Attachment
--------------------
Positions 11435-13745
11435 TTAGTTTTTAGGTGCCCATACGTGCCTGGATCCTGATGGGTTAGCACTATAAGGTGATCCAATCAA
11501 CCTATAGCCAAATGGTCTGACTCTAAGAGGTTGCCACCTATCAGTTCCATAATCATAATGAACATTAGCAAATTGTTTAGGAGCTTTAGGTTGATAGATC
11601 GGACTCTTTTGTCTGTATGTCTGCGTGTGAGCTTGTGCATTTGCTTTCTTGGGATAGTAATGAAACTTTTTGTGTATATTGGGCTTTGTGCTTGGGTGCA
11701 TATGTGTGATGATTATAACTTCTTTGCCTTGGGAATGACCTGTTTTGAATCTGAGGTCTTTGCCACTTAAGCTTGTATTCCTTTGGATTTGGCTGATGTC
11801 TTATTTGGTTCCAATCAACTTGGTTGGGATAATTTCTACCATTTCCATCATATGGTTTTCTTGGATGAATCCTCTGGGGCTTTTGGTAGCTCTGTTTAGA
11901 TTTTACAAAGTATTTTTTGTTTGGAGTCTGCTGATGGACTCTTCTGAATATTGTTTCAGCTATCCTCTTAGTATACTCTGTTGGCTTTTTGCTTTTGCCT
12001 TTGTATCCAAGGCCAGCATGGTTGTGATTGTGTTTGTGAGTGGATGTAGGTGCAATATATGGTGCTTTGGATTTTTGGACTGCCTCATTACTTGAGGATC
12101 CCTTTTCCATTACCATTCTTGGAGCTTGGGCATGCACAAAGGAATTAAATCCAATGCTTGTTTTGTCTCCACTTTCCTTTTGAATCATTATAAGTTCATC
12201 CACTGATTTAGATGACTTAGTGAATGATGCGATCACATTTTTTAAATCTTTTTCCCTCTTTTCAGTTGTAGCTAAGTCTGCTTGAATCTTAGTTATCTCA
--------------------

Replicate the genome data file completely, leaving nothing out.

Positions 11435-13745
11435 TTAGTTTTTAGGTGCCCATACGTGCCTGGATCCTGATGGGTTAGCACTATAAGGTGATCCAATCAA
11501 CCTATAGCCAAATGGTCTGACTCTAAGAGGTTGCCACCTATCAGTTCCATAATCATAATGAACATTAGCAAATTGTTTAGGAGCTTTAGGTTGATAGATC
11601 GGACTCTTTTGTCTGTATGTCTGCGTGTGAGCTTGTGCATTTGCTTTCTTGGGATAGTAATGAAACTTTTTGTGTATATTGGGCTTTGTGCTTGGGTGCA
11701 TATGTGTGATGATTATAACTTCTTTGCCTTGGGAATGACCTGTTTTGAATCTGAGGTCTTTGCCACTTAAGCTTGTATTCCTTTGGATTTGGCTGATGTC
11801 TTATTTGGTTCCAATCAACTTGGTTGGGATAATTTCTACCATTTCCATCATATGGTTTTCTTGGATGAATCCTCTGGGGCTTTTGGTAGCTCTGTTTAGA
11901 TTTTACAAAGTATTTTTTGTTTGGAGTCTGCTGATGGACTCTTCTGAATATTGTTTCAGCTATCCTCTTAGTATACTCTGTTGGCTTTTTGCTTTTGCCT
12001 TTGTATCCAAGGCCAGCATGGTTGTGATTGTGTTTGTGAGTGGATGTAGGTGCAATATATGGTGCTTTGGATTTTTGGACTGCCTCATTACTTGAGGATC
12101 CCTTTTCCATTACCATTCTTGGAGCTTGGGCATGCACAAAGGAATTAAATCCAATGCTTGTTTTGTCTCCACTTTCCTTTTGAATCATTATAAGTTCATC
12201 CACTGATTTAGATGACTTAGTGAATGATGCGATCACATTTTTTAAATCTTTTTCCCTCTTTTCAGTTGTAGCTAAGTCTGCTTGAATCTTAGTTATCTCA